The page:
A codon table can be used to translate a genetic code into a sequence of amino acids. The standard genetic code is traditionally represented as an RNA codon table, because when proteins are made in a cell by ribosomes, it is messenger RNA (mRNA) that directs protein synthesis. The mRNA sequence is determined by the sequence of genomic DNA. In this context, the standard genetic code is referred to as translation table 1. It can also be represented in a DNA codon table. The DNA codons in such tables occur on the sense DNA strand and are arranged in a 5′-to-3′ direction. Different tables with alternate codons are used depending on the source of the genetic code, such as from a cell nucleus, mitochondrion, plastid, or hydrogenosome.
Nediljko "Ned" Budisa is a Croatian biochemist, professor and holder of the Tier 1 Canada Research Chair (CRC) for chemical synthetic biology at the University of Manitoba. As pioneer in the areas of genetic code engineering and chemical synthetic biology (Xenobiology), his research has a wide range of applications in biotechnology and engineering biology in general. Being highly interdisciplinary, it includes bioorganic and medical chemistry, structural biology, biophysics and molecular biotechnology as well as metabolic and biomaterial engineering. He is the author of the only textbook in his research field: “Engineering the genetic code: expanding the amino acid repertoire for the design of novel proteins”.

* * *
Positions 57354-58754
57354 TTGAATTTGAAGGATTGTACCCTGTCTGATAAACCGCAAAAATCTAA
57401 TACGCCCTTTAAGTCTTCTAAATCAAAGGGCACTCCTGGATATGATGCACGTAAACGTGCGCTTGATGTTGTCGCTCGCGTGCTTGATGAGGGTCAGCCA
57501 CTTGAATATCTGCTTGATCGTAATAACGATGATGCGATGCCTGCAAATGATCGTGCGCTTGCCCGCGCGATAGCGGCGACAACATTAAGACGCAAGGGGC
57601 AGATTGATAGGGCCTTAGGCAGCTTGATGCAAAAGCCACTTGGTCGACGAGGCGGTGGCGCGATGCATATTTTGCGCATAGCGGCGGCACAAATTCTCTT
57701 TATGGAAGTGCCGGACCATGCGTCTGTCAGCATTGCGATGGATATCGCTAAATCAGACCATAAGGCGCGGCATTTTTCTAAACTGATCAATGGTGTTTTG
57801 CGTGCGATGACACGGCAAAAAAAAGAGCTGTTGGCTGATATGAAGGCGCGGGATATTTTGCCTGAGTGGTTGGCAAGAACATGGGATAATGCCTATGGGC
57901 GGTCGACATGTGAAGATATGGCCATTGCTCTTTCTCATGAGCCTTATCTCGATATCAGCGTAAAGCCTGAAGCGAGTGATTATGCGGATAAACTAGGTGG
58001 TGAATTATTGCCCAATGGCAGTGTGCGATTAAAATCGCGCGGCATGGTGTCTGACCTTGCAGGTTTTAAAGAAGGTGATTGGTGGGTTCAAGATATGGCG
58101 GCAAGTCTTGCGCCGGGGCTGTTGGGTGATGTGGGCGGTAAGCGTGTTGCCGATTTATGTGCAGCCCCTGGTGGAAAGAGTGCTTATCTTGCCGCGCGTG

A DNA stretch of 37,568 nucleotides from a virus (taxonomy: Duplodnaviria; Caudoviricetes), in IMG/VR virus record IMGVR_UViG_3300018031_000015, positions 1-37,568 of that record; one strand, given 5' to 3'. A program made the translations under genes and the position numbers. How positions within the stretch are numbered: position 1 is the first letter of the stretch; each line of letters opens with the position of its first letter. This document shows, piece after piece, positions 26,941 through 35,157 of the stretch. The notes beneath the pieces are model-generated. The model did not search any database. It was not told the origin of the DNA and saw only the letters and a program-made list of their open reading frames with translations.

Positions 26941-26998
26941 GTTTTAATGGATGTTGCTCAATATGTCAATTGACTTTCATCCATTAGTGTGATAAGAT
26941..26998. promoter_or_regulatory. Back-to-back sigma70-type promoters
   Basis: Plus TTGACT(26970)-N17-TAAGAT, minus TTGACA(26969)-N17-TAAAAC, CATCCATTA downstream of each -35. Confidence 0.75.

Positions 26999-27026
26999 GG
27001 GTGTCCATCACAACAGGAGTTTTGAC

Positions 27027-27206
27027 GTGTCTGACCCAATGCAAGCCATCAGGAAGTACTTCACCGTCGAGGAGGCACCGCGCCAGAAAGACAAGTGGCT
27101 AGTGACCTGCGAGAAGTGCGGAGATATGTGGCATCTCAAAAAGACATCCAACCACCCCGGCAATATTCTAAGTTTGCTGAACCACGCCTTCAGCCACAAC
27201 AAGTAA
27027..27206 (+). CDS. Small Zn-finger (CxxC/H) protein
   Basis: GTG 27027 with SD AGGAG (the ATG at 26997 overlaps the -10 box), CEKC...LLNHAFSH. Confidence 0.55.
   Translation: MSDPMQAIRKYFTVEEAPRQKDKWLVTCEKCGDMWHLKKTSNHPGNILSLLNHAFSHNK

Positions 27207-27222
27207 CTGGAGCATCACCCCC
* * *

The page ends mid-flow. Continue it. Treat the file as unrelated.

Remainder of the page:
Dr. Herbert Weissbach is an American biochemist/molecular biologist.
Transcription-translation coupling is a mechanism of gene expression regulation in which synthesis of an mRNA (transcription) is affected by its concurrent decoding (translation). In prokaryotes, mRNAs are translated while they are transcribed. This allows communication between RNA polymerase, the multisubunit enzyme that catalyzes transcription, and the ribosome, which catalyzes translation. Coupling involves both direct physical interactions between RNA polymerase and the ribosome, as well as ribosome-induced changes to the structure and accessibility of the intervening mRNA that affect transcription.